Published: 00:01, 29 October 2015
Campaigners are making great strides in their efforts to save Folkestone’s Leas Pavilion, enlisting the help of a host of acting stars.
Among them is Oscar-nominated Sir Ian McKellen – best known for his role as Gandalf in Lord of the Rings – who has given his support to the fight to protect the former Edwardian theatre on The Leas.
Others backing the fight, led by the Friends of the Leas Pavilion (FLP) group, are comedian Julian Clary, Waterloo Road and Strictly Come Dancing star Mark Benton, Holby City actor George Irving and Ken Colley, from Hythe, best known as Admiral Piett in the original Star Wars trilogy.
In a letter to the group Mr McKellen said: “I support the Friends of Leas Pavilion in their admirable efforts to preserve this essential asset at the centre of Folkestone’s life. Its history is remarkable and I hope its future is secured.”
Members of the FLP met last Wednesday in Sandgate to hear what has been happening since the group launched back in May to protect the Grade-II listed building and see it brought back to its former glory.
Chairman, Liz Mulqueen, said it was great for them the campaign was becoming more high profile and that Mr McKellen and other familiar faces had lent their support.
She said progress was being made on a number of fronts, such as encouraging new members and discussions with the developers Churchgate.
On Friday last week members from the FLP group met with the developers for the first time.
Ms Mulqueen said: “The meeting went very, very well and they listened to what we had to put to them and about what grants we could put in for.
“It’s very early days but they’ve asked us for another meeting in a month or so’s time.”
A survey looking into the condition of the building is set to be carried out within the next couple of weeks allowing the group to establish how much the renovation is likely to cost.
Ms Mulqueen added this meant they would then be able to look into the grant and funding options available to them.
“It’s moved on a hell of a lot,” she said. “We felt it wasn’t going anywhere. Then all of a sudden they’re all talking to us and it’s like they’re taking us seriously.”
One idea for the pavilion’s future is creating a film studio and place for film-makers to work, while also being used as a celebration of British film.
It is hoped this would then turn Folkestone into a regional centre for film makers around the UK.
Ms Mulqueen said: “We put to them [Churchgate] the outline proposal about the film-maker and they loved that idea. Certainly the film side of it they were more excited if it could get off the ground.”
She added these ideas were still in very early stages.
“We don’t want to get the people of Folkestone’s hopes up that it’s going to happen in the next 12 months.” Ms Mulqueen said. “It’s going to be a long road. But we do seem to be moving in the right direction.”
Shepway District Council says it remains in contact with the developers over the condition of the building and is continuing to monitor its condition and potential enforcement action in the future.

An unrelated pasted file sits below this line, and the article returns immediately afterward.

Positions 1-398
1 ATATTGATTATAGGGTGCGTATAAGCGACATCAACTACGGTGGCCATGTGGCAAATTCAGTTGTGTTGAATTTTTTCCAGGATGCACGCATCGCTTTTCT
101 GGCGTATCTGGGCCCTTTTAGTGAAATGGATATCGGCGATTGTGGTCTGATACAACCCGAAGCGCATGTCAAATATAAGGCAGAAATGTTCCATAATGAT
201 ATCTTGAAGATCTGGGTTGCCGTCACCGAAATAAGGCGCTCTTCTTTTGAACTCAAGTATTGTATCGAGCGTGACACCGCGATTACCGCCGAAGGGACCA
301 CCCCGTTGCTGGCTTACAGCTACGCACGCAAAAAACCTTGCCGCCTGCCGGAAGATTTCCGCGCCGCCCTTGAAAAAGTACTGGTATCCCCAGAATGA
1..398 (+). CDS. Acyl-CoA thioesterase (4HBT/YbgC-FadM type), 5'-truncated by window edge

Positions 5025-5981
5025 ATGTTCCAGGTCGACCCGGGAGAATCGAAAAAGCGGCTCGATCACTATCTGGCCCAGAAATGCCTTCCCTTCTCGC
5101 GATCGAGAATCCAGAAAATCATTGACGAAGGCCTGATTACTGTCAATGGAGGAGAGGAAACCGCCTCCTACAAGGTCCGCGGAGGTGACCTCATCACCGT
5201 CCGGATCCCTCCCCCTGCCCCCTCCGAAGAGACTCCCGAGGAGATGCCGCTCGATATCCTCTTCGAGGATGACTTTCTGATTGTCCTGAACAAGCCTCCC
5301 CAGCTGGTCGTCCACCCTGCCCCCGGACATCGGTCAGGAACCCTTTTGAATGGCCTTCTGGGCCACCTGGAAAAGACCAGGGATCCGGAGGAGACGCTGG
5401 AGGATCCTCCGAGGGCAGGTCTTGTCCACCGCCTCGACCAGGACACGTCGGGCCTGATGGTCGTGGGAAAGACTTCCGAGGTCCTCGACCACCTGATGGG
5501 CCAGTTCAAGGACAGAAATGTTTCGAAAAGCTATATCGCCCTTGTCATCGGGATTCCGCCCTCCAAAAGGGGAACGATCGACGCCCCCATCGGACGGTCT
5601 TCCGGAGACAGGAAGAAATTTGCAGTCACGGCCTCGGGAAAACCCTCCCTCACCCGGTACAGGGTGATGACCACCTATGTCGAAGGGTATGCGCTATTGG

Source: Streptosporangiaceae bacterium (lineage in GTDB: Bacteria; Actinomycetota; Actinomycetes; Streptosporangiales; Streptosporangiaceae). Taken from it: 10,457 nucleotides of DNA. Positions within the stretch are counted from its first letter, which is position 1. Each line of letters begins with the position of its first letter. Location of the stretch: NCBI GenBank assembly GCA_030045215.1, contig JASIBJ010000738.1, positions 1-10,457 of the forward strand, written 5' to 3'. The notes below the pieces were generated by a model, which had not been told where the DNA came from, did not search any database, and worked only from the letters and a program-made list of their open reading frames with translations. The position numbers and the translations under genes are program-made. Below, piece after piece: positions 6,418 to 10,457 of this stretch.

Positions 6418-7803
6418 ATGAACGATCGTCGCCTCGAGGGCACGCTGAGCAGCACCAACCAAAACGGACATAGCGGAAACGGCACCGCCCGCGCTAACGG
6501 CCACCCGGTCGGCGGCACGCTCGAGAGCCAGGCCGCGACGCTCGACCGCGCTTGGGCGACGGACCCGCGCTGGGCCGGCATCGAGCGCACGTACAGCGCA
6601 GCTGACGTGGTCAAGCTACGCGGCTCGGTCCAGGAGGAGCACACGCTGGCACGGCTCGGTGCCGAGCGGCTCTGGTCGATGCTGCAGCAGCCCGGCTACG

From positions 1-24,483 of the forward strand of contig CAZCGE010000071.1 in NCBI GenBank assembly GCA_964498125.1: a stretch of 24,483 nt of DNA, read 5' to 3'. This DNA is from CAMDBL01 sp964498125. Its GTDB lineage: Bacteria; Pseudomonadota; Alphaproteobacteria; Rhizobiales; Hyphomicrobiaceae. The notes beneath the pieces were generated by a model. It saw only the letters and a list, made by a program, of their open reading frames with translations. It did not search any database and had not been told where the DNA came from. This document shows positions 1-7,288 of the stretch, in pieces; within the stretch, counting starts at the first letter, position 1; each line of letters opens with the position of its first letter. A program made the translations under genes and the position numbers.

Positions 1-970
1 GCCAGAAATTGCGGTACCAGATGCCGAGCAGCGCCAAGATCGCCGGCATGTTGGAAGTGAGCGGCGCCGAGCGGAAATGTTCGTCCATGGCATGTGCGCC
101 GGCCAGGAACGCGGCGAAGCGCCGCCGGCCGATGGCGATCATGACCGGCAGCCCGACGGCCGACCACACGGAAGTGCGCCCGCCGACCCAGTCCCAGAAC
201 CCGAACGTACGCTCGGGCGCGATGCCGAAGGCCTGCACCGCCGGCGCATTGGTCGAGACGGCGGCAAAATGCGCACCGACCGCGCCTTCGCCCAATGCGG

An application by the group to make the Leas Pavilion listed as an asset of community value has been submitted to SDC. This gives community groups a six-month window to raise funds should owners decide to sell on the asset.
The council has also imposed an order on Churchgate to carry out renovation work at 4 Longford Gardens and restore the building. Planning permission has been approved for 68 flats built over the pavilion and five affordable homes in Longford Gardens.
"Shepway council s very keen to see this site developed. The Leas Pavilion is a listed building, it is in a very prominent position in Folkestone and the development would provide much needed private and affordable homes" - council spokesman
A Shepway council spokesman said: “SDC is very keen to see this site developed. The Leas Pavilion is a listed building, it is in a very prominent position in Folkestone and the development would provide much needed private and affordable homes.
“We have made our position clear and continue to do all we can to encourage them to start work on the site. Buildings that are not in use are always at risk of deterioration.
“In the case of Leas Pavilion, we will continue to monitor its condition and consider whether it is appropriate and reasonable to pursue future enforcement action.”
The Leas Pavilion is one of Folkestone’s most historic venues having first opened in 1902 and later becoming the town’s very first cinema in 1911.
A history of the building published in 1950 by the then chairman of the Leas Pavilion company – a Mr F. Ralph – stated how it opened first as a restaurant run by a Swiss manager.
It served its own Vienna rolls and fancy cakes before concert parties were introduced in 1906.
Postcards from the mid 1900s show how the Pavilion first looked – on the inside and outside – when it opened.
But this latest campaign is not the first time the historic building has been involved in a fight for its survival.
Exactly 30 years ago another ‘Save the Leas Pavilion’ fight was raging. This time campaigners feared the old venue was “in danger of being converted into a wild west theme eating and drinking house for heavy spending 18 to 30-year-olds”.
A flyer sent around town said it was “a vital amenity for residents and visitors of all ages in a town where amenities are all too few”.
Supporters were asked to write to then chief executive of Shepway council and joining the similarly named Leas Pavilion Action Group.
Anyone interested in joining is asked to contact membership secretary Julia Blewett on 01303 488319.
New members are asked to give a one-off donation at their discretion. Cheques should be made payable to Friends of the Leas Pavilion along with your name, postal and email address, and your phone number and sent to 22 Seabrook Court, Hythe, Kent, CT21 5RY.
More by this authorMatt Leclere